A Phase III trial funded by the National Institutes of Health found that quality of life for people with type I diabetes improved dramatically following transplantation of insulin-producing pancreatic islets, according to data published this week in the journal Diabetes Care.
The 48-patient trial involved participants with hypoglycemia unawareness, a condition that renders them unable to sense when their blood sugar drops to a dangerous level.
The study showed that people who received islets reported better overall health after the transplant, despite needing lifelong treatment with immune-suppressing drugs.
“Although insulin therapy is life-saving, Type I diabetes remains an extremely challenging condition to manage,” Dr. Anthony Fauci, director of the National Institute of Allergy and Infectious Diseases, said in prepared remarks. “For people unable to safely control Type I diabetes despite optimal medical management, islet transplantation offers hope for improving not only physical health but also overall quality of life.”
Pancreatic islets produce insulin, helping to control a person’s blood glucose levels. But in people with Type I diabetes, the immune system attacks these cells. Traditionally, people with Type I diabetes use insulin injections or pumps combined with glucose monitors to treat their condition. But insulin that is released naturally from the pancreas is better at controlling blood sugar than injected insulin, according to the NIH.
“People with Type I diabetes who are at high risk for hypoglycemic events have to practice caution every moment, even while sleeping. It is an exhausting endeavor that—like the events themselves—can keep them from living full lives,” Dr. Griffin Rodgers, director of the National Institute of Diabetes and Digestive and Kidney Diseases, added. “Although islet transplantation remains experimental, we are very encouraged by these findings, as we are by the rapid improvements in other treatments to help people with Type I diabetes monitor and manage their blood glucose, including artificial pancreas technology.”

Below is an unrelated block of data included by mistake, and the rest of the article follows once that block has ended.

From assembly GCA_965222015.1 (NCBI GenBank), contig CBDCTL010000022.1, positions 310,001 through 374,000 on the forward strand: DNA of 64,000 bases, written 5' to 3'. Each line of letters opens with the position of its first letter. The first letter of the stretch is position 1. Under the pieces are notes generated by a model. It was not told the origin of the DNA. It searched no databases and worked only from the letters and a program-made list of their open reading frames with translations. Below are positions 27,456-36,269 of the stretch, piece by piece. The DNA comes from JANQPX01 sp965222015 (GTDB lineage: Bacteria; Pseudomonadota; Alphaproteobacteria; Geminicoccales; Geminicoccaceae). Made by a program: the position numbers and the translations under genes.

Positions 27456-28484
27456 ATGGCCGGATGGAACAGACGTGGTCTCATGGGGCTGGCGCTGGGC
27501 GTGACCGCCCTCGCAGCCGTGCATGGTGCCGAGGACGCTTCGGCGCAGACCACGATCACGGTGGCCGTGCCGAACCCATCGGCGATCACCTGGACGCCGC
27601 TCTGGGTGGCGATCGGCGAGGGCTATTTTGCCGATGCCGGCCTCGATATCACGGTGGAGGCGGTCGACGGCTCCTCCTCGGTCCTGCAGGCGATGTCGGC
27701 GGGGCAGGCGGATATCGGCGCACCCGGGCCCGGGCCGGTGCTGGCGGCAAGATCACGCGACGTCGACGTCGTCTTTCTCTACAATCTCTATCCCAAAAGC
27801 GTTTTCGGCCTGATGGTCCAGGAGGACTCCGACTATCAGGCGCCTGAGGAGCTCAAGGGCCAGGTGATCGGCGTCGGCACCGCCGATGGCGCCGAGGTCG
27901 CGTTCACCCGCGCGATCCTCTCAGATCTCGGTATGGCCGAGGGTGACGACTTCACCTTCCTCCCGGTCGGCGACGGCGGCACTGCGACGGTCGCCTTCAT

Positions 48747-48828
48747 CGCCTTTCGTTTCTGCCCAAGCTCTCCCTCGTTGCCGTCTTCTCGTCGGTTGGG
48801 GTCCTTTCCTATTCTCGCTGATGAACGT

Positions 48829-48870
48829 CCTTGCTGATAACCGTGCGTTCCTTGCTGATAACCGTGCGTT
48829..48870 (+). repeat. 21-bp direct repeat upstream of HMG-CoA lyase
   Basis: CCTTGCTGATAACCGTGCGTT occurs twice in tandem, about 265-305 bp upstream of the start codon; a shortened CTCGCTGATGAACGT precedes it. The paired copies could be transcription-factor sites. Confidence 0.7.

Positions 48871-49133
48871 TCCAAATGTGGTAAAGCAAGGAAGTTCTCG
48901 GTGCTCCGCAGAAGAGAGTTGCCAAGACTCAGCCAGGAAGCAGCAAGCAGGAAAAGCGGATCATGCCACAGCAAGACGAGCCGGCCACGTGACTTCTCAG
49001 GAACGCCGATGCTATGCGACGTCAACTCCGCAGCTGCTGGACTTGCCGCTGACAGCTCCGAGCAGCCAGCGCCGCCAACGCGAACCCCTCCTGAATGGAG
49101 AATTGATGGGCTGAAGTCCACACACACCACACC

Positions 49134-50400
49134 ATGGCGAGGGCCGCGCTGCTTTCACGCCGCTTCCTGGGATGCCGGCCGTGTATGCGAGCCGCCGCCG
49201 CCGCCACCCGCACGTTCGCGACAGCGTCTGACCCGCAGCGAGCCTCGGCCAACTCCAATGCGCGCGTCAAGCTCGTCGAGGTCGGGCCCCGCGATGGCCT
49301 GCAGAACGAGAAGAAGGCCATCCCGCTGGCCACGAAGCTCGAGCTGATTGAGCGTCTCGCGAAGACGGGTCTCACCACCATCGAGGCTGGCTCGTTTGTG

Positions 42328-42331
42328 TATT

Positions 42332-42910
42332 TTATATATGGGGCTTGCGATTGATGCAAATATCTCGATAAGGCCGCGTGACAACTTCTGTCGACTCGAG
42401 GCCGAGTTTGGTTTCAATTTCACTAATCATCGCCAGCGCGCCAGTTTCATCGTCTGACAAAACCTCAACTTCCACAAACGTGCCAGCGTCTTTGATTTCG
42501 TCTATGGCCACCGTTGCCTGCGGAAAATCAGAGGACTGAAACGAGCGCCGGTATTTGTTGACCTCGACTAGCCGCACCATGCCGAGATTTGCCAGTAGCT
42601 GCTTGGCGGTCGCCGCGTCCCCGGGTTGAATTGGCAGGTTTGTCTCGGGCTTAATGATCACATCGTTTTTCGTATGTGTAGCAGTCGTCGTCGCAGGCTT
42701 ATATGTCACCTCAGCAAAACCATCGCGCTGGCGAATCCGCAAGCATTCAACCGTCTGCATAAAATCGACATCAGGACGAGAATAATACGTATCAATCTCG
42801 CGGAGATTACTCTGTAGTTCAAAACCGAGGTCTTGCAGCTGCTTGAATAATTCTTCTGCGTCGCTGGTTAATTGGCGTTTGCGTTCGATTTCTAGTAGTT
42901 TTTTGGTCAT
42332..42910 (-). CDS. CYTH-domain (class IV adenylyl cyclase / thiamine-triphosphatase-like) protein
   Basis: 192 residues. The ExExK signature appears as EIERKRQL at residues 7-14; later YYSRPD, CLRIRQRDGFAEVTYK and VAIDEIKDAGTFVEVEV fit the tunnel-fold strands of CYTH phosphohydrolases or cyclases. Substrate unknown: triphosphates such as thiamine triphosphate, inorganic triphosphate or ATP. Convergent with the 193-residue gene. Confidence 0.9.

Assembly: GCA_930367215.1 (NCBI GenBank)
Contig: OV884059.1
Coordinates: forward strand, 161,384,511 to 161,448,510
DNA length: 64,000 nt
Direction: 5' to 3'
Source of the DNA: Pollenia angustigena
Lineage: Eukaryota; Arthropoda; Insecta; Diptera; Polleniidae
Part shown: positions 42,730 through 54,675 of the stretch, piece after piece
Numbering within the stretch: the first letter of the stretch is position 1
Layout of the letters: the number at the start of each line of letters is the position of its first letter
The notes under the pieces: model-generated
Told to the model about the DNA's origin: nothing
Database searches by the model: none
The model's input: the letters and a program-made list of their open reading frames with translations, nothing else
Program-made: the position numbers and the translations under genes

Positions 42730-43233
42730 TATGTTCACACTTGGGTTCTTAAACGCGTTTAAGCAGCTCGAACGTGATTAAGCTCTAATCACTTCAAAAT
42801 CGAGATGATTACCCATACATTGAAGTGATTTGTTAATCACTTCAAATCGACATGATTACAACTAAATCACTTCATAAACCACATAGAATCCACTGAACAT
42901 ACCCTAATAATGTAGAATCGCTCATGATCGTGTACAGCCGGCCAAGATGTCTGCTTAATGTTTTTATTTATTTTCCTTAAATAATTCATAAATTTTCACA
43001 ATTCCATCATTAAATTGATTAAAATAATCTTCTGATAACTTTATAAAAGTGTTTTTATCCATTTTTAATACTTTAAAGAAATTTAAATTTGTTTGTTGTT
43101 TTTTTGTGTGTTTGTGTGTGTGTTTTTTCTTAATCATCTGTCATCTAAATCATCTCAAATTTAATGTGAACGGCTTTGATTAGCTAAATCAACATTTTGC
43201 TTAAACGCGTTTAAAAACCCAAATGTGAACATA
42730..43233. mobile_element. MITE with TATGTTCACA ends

All study participants received at least one islet transplant and just one year after their first procedure, 88% of the participants were free of severe hypoglycemic events, had restored awareness of hypoglycemia and had near-normal blood sugar control. Half of the group needed to continue taking insulin to control their blood glucose levels, the NIH team reported.
“This study was very rigorous both in terms of the number of measures used to assess quality of life and the number of evaluations performed,” paper co-author Dr. Nancy Bridges, chief of the transplantation branch at NIAID, said. “Islet transplant recipients not only reported a decrease in concerns and fears related to their diabetes, but also felt better overall, despite the need to take daily immunosuppressive drugs to prevent transplant rejection.”